Joanne answers the door. It is Froggy and I’m relieved.

“What are you going to do?” Maz asks. “Colin needs feeding, if anything.”

I shrug. I don’t have any answers.

“It’s just until tomorrow night,” I say. When Phil and I get the television. I don’t tell Maz that part, but I can anticipate her reaction and lecture.

“You can’t all last until tomorrow with nothing to eat.”

“You can ask your dad,” Joanne says. “He’ll lend you twenty quid if you ask him.”

I know he will. If I ask, he’ll do it. It’s about the only thing he does do for me. Course, I’ll pay for it one way or another and not just in handing him the cash back over. I dread the thought of it. The look in his eyes as I confirm I am nothing, like he has told me all my life.

“He’ll probably say no,” I say in a vain hope that they will believe there isn’t a point.

“He won’t,” says Maz. “Tell him it’s for the electric or some crap like that.”

I have a million answers why I don’t want to ask. Each one of them formed over years, yet I know none of my friends will understand. Each ‘yes, but’ will be rebuked with one of their own. I keep my thoughts to myself as I nod and agree to ask him.

Maz takes Colin with her and Mikey, Joanne goes too. Froggy and I walk along the promenade and I don’t really think about going to my father as we talk about nothing and everything. Froggy wanders off in his own direction a few blocks before I reach my father’s work place. It doesn’t take long to get there, but I feel the heaviness inside as I get to the entrance of the alley way where he works.

I hear his music as I get to the door. I walk through the first small garage to the part my father works in. The scent car filler, like antiseptic hits my nose. My father is working. Blue and white sparks fly and crackle around him like electricity, as he welds.

I wait. I know better than to interrupt him or talk until he has finished and I have permission.

He turns and nods at me, but doesn’t say anything. My illogical fear begins to eat away inside as I stand there.

“How much?” He asks.

“How do you know I want to borrow money?”

“That’s all you ever want,” he says to me. “Same as when you were a child.”

“I never asked for money.”

“No, but you always wanted something.”

I sigh. “It doesn’t matter,” I tell him and turn to leave, but he tells me to stop. He reaches into the top pocket of his overalls and pulls out a wad of notes. “Twenty enough?”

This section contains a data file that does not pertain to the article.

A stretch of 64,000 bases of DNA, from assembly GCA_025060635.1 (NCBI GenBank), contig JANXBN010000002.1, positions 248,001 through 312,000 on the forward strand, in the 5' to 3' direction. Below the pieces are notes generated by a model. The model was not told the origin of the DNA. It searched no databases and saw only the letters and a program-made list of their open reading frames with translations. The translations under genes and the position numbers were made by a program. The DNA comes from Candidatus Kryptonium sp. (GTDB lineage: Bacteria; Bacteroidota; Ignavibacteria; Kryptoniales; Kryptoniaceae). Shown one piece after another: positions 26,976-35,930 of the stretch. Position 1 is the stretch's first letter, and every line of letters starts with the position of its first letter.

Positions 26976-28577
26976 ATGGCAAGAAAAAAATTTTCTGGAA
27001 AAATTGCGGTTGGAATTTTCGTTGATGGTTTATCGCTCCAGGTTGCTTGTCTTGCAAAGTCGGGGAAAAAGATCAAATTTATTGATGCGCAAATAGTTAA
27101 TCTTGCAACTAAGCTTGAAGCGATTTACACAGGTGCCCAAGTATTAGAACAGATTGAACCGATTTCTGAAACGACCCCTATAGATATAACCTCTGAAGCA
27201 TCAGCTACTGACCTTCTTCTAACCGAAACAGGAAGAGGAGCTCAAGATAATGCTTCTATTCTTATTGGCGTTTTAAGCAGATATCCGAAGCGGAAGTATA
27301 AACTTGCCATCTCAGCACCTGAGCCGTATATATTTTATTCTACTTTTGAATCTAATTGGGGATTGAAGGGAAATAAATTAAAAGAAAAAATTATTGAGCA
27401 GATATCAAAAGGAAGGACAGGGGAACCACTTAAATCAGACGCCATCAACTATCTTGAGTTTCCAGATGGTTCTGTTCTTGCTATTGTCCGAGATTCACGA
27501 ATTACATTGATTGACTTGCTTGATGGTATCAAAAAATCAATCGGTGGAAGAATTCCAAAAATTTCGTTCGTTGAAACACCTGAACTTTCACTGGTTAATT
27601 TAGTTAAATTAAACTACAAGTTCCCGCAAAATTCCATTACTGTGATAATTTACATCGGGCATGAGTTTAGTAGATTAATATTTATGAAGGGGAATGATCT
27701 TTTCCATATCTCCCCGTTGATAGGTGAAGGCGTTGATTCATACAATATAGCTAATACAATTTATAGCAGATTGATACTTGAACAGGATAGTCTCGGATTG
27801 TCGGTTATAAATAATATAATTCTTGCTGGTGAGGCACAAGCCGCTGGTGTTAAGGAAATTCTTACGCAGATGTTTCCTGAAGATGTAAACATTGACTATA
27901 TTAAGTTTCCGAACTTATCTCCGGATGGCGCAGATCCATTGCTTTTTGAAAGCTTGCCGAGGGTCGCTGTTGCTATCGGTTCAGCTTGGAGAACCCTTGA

I nod.

“I’ll add that to the bill.”

“Bill?”

“Raising a child doesn’t come cheap you know. Ten grand I shelled out to raise you. Someone’s got to pay me back. “

I don’t have words. Of course, I shouldn’t be surprised. He has never thought I was worth something in his life; just an object to use and throw away time and again. I wonder if he classed his abuse as a complimentary service.

I take the note from his hand and thank him.

“No one you could f**k to get this?” he asks. “Probably could have made more than twenty. Isn’t that how you always do everything? Course, when you were younger you were a nice little boy,” he says, and winks at me.

I feel my face flush with shame; it burns hot under my skin and through my cheeks. It clouds my vision to the point that the real world feels hazy. I don’t even know what to say. I want to hide. I want it to go away. I’m sorry for those things I did. I know they were my fault. I would take them back if I could.

I don’t say anything to my father. I just nod and leave. He doesn’t say anything to me either. On my way out, I grab a piece of discarded metal off his sheet cutter and take it with me. I don’t plan to do it. I can’t help it; what I feel inside has nowhere to go. No tears. No shouting. No target.

I put the metal against my skin. I stomp my feet hard on the pavement as I walk. Both forces equalling each other. I dig in with the jagged edge. Dig in deep and make it all go away with the welcome burn as my flesh splits open.